April 25, 2006
Night Commuters: A Forgotten Plight
I wanted to use this space to draw attention to ongoing human rights abuses that get little mention in the press. Uganda–is what some human rights activists have come to call the “Unforgotten Tragedy.” Though, in fairness the UN’s News Centre website, those have the conflict in Uganda listed as part of its “Ten Untold Stories.”
To excerpt a bit of the article and give you more context, it says:
“United Nations relief officials have repeatedly expressed concern about the neglected humanitarian crisis in northern Uganda, where up to 1.6 million people have been displaced by the conflict with the rebel Lord’s Resistance Army (LRA), notorious for its campaigns of lootings, murders, mutilations and abduction of children to serve its militia. To provide context, the number of internally displaced persons (IDPs) in the area is close to that of Darfur, Sudan, but the plight of Ugandan children is especially troubling.”
This Saturday in over 130 cities across the country, there will be overnight rallies to demand that pressure is put on government officials in Uganda to end child abduction in the North. The overnight rallies at urban centers are to show solidarity for the thousands of families whose lives have been disrupted because of a civil war in Northern Uganda. Since 1996, roughly 8,000 children from Gulu, Kitgum and neighboring districts in northern Uganda have been abducted by the LRA and forced to become child soldiers. This armed opposition movement is fighting the Ugandan government.
To protect their children from being kidnapped families have become “night commuters.” Today, an estimated 30,000 children and their families leave home every evening to spend the night at school gymnasiums, churches and shelters for the internally-displaces in hopes that rebels from the LRA won’t attempt to snatch kids from large groups. Most of those abducted are between 13 and 16 years old. Younger children are generally not strong enough to carry weapons or heavy loads while older children are less malleable to the will of their abductors.
“I would like to give you a message. Please do your best to tell the world what is happening to us, the children. So that other children don’t have to pass through this violence.” – 15-year old girl in an interview with Amnesty International after escaping from the LRA.
This girl was abducted by the LRA at night from her home in December 1996. She received 35 days of military training before being sent to fight the Uganda Peoples’ Defense Forces (UPDF), the government army. She was forced to kill a boy trying to escape and saw another boy hacked to death for not reporting that his friend was running away.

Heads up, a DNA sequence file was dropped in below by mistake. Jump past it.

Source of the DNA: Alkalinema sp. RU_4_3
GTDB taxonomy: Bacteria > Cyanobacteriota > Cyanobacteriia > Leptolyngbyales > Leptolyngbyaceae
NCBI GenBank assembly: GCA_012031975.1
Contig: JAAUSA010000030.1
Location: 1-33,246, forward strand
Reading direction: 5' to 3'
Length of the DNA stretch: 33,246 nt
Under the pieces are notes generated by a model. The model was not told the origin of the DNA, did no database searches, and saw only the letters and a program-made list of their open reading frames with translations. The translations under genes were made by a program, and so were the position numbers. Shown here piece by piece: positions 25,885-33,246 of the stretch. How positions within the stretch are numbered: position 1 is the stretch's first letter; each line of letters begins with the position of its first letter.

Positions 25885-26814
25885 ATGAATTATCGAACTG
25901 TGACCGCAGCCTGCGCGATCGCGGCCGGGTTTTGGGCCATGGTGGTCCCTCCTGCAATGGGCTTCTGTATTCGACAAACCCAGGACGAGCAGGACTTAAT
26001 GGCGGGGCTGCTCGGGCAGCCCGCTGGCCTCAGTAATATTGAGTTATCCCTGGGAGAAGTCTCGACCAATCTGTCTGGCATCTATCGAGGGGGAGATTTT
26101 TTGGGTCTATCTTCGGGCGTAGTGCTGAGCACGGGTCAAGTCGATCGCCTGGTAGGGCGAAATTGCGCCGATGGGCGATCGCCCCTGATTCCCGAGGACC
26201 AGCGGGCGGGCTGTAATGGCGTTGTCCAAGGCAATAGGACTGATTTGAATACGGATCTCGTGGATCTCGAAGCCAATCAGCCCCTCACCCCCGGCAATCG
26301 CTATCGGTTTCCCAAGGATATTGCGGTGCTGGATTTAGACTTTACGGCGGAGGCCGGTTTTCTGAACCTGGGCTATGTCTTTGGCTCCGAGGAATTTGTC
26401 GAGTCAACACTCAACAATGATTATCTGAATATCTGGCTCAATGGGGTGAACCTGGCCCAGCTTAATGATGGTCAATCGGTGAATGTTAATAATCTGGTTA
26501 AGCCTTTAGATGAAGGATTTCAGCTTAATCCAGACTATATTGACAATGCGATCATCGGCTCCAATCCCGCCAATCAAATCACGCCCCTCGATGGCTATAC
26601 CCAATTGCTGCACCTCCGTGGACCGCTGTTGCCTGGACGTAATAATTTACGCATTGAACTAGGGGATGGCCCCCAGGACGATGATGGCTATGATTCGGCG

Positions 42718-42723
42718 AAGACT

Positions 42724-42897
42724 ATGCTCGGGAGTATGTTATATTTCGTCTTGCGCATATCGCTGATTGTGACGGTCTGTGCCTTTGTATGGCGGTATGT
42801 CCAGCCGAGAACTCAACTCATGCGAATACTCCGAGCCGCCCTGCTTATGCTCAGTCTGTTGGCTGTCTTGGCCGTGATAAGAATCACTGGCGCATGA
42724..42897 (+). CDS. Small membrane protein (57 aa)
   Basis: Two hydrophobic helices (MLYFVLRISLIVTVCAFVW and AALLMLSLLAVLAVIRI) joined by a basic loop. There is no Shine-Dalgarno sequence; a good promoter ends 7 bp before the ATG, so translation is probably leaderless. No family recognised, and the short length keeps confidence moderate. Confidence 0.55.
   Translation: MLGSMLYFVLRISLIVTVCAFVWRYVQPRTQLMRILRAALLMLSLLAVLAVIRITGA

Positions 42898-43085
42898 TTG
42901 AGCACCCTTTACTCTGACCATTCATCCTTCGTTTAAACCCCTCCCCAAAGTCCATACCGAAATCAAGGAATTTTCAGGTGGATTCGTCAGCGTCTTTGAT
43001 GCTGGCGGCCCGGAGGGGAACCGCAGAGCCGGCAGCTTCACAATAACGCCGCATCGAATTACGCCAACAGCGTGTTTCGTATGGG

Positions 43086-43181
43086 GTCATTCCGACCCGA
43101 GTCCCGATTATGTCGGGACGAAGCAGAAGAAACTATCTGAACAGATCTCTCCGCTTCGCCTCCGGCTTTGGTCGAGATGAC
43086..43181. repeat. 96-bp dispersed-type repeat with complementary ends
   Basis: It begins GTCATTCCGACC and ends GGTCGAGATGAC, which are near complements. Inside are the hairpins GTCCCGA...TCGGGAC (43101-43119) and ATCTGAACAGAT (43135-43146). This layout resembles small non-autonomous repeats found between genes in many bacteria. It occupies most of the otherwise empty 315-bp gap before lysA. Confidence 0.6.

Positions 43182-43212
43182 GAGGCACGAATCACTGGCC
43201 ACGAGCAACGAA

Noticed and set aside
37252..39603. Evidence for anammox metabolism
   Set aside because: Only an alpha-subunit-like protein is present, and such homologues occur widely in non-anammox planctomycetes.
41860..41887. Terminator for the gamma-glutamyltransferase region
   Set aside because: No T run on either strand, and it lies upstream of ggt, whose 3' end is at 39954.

This effort as well as actions taken by other activist groups is a call to put an end to the human rights abuses in Uganda. It’s deplorable that children are beaten, murdered and forced to become combatants. Girls are raped and used as sexual slaves by more senior soldiers. Amnesty International reports that by becoming an involuntary part of the LRA, the children are made to abuse others.
Abused children usually become killers of attempted escapees, captured government soldiers and civilians. The children are often traumatized by what they have done and, believing that they are now outcasts, they become bound to the LRA. I am curious as to what the re-integration rate is for the child soldiers.
The Ugandan Government has a responsibility to:
- Uphold its obligations under the Convention on the Rights of the Child
- Support the work of night commuter shelters and the development of community – orientated support services.
- Develop and support measures in northern Uganda to prevent the abduction of children; rescue those who are still abducted and rehabilitate those who have been abducted, as well as their families and communities.
- Facilitate and support the work of organizations providing humanitarian assistance in the conflict-affected areas of northern Uganda.
The Global Night Commute is a nationwide event. If you can check their websitefor more information. Also if you want to get a petition going or send a letter to the Ugandan government, you can mention the bullet points aboce. Here’s the contact information:
The President of the Republic of Uganda:
His Excellency Yoweri Kaguta Museveni
President of the Republic of Uganda
Office of the President
PO Box 7168
Fax: +256 41 346 102
Salutation: Your Excellency
I hope our grassroots efforts put pressure on the government to stop these human rights abuses and protect its most vulnerable citizens.
An Ugandan child prepares to sleep in an improvised shelter on a street in Lira town, northern Uganda in May, 2005.